The Author Spotlight Series shines a light on writers creating heartfelt and original work across genres, giving them an opportunity to talk about their books and why they do what they do.


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“Karina Zhou is a Chinese Canadian writer and artist who is currently studying animation at California College of the Arts in San Francisco. She enjoys creating adventurous, meaningful stories for both children and adults. Kai’s Tea Eggs is her first book.”


When did you know you wanted to be a writer?

When I was in elementary school, my teacher read to us The Giving Tree by Shel Silverstein. On that day, I fell in love with storytelling. I knew that I had to explore this passion and that led me to pursue the core component that created this magic: writing.


Do you remember the first thing you ever wrote?

I don’t, but I remember the first writing piece that gave me the courage to be authentic. After joining a social justice club my freshman year in highschool, I felt inspired to write and direct a video essay about a topic we learned. It was artistically dramatic, abundant in metaphors and a tad cringe-inducing when I look back now. Yet such a project awoke a hibernating courage within me to write without fear of judgment and to advocate for issues that I care deeply for.


How did you develop your skills?

I’m a firm believer that we learn through practice and constant exploration. Before I started writing Kai’s Tea Eggs, I studied every children’s book I could get my hands on!


For me, writing is an interior and exterior process. I write. I read. I search for feedback. I’ll write some more. I’ll read some more. I’ll search for more feedback. The cycle continues until I can grasp a more in-depth understanding of what I’m expressing.


Who are some of your biggest literary influences? Do you have a favourite book/author?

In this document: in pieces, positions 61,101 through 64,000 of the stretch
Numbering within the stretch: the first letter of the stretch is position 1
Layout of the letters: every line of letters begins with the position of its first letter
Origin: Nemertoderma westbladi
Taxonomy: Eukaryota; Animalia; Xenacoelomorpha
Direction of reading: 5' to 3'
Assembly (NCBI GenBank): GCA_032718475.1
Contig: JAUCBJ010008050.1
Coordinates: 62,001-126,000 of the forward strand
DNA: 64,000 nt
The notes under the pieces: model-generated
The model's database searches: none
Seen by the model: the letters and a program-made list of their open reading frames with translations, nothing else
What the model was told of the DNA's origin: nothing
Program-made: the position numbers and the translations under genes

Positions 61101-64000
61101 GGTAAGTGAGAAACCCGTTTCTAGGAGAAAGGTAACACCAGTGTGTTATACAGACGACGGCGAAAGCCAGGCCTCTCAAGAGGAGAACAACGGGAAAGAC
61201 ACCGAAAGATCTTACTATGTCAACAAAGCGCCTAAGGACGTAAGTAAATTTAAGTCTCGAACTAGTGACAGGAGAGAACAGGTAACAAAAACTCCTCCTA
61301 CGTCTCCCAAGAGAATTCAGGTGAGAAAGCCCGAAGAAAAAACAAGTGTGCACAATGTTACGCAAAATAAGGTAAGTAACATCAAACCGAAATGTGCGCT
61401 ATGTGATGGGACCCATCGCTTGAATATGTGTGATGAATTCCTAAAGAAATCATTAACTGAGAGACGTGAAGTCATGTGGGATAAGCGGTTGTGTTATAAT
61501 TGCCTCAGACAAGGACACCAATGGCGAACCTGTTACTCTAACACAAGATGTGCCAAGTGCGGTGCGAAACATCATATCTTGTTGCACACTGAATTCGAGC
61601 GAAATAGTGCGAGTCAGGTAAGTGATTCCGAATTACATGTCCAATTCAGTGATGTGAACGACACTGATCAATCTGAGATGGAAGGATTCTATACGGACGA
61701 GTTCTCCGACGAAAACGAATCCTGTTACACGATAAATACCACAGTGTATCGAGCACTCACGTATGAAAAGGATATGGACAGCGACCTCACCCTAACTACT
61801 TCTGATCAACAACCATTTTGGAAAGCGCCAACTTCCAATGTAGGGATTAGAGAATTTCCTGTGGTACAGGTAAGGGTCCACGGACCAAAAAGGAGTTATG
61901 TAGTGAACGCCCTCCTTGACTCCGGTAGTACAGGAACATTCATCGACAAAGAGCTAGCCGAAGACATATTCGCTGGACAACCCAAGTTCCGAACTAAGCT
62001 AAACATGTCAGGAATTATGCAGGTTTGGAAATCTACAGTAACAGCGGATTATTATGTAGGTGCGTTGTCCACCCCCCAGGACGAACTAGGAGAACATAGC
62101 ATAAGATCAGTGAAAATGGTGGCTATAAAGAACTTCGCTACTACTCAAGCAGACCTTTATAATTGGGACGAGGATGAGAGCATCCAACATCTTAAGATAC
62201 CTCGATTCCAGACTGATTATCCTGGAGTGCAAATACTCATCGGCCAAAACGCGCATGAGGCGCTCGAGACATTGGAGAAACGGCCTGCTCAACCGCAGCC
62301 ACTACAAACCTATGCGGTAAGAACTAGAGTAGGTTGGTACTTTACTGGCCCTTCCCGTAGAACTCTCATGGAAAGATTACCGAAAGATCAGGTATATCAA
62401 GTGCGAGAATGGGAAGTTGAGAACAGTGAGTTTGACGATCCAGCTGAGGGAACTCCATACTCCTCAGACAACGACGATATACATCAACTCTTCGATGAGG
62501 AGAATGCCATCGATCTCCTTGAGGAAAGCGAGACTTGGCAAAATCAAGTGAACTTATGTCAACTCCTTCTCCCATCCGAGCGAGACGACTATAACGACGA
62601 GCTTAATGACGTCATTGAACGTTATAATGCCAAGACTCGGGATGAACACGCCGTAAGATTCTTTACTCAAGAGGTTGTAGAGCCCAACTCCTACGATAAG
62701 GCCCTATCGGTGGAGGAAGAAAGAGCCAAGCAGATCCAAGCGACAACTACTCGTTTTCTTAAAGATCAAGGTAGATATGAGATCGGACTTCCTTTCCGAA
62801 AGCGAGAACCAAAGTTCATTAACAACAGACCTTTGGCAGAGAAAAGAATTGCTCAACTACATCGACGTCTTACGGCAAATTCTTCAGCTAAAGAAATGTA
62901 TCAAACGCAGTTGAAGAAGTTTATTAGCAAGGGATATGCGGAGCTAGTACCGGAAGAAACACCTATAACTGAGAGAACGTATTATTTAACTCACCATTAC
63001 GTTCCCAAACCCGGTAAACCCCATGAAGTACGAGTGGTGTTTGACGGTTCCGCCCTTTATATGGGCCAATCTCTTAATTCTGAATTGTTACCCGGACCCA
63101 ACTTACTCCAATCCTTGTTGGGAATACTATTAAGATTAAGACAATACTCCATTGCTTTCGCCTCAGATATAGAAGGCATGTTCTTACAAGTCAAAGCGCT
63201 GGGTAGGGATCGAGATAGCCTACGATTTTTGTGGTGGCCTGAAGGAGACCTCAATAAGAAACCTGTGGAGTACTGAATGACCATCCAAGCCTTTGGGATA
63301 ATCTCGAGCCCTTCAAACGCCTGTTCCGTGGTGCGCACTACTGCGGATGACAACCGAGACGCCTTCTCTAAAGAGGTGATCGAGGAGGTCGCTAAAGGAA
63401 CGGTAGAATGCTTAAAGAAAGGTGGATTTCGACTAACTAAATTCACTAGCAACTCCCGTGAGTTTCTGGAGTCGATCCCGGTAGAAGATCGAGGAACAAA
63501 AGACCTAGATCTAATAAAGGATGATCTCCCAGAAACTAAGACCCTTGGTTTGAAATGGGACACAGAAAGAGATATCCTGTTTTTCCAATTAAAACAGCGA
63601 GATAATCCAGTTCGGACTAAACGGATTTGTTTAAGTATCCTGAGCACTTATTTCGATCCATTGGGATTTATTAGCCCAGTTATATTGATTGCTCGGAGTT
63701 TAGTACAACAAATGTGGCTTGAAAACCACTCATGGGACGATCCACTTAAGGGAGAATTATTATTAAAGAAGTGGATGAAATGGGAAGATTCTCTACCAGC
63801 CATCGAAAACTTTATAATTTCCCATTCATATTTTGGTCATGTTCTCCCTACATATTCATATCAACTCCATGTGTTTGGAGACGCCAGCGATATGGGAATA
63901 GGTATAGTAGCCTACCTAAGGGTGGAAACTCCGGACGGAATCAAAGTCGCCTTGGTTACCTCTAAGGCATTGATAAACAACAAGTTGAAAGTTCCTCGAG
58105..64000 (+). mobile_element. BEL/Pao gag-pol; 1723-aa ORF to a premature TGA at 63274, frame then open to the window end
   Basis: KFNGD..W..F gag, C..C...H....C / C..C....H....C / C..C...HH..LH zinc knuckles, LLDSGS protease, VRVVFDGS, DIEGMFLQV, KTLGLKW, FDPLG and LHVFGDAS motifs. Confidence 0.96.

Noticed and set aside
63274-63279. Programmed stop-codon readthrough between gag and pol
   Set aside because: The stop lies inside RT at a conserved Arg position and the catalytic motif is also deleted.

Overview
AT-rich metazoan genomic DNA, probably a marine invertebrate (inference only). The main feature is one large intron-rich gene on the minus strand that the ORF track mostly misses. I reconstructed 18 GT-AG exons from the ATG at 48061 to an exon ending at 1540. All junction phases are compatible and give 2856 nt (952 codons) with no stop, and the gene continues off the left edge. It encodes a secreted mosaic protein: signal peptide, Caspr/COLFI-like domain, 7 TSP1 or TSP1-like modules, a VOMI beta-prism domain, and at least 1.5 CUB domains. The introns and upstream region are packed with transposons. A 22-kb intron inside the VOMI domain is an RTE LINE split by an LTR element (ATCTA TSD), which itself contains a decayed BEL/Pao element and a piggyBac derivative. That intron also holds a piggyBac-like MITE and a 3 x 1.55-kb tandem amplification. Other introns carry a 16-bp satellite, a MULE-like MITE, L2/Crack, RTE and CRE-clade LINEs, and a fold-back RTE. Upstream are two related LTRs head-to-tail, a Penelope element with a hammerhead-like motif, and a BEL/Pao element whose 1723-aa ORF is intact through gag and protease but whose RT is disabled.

This is a HARD question. I’m constantly inspired by the mixture of genres and writing styles around me. I’m inspired by authors and poets such as Ocean Vuong, Thi Bui, Maia Kobabe (along with many more), whose works stimulate conversations on identity and society.


For children-oriented stories, my favourite classics include The Gruffalo by Julia Donaldson, The Little Prince by Antoine de Saint-Exupéry and Love You Forever by Robert Munsch.


How would you describe your work? 

My work aspires to cultivate a safe space for readers to explore the topics of identity and relationships. I love when stories can compliment fun adventures with meaningful narratives! I hope my books provide an outlet for both entertainment and thought-provoking discussions.


While my children’s book is orientated to younger audiences, it’s really meant for everyone!


What’s your writing process like?

When I don’t know where to start, I always begin by observation. I observe myself, other people, and the world around me.


Wherever I go, I carry a notebook by my side because inspiration sparks anytime, especially during our most mundane moments. I write down every fleeting and ridiculous thought that passes through my brain, organizing a collection for potential stories or characters.


Tell us about your most recent book.

I like to think of Kai’s Tea Eggs as a love letter to all kids who have ever felt different. The story follows the journey of Kai, who wants to avoid sharing her Chinese food at a “MultiCultural Day” at school. Ming, the dragon, helps her explore how to embrace her family roots and identity!


People from different cultures and backgrounds have shared with me how they could relate to Kai. This has touched me profoundly. Although the story focuses on Chinese food and culture, its messages of embracing ourselves and celebrating our unique attributes is truly universal.


What are you working on now/next?

I’m working on more children’s books! My most recent story, Eddy’s Shadow Puppets, is in development and has gained international recognition for its artwork. It’s a story that shows how we can make our worlds more colorful with friendships and art. I hope to be able to share this special adventure with you all soon.


In my free time, I’m challenging myself to write more graphic novels and poetry. I hope to push my comfort zones and create work that provokes important conversations. I’m so excited for what’s to come!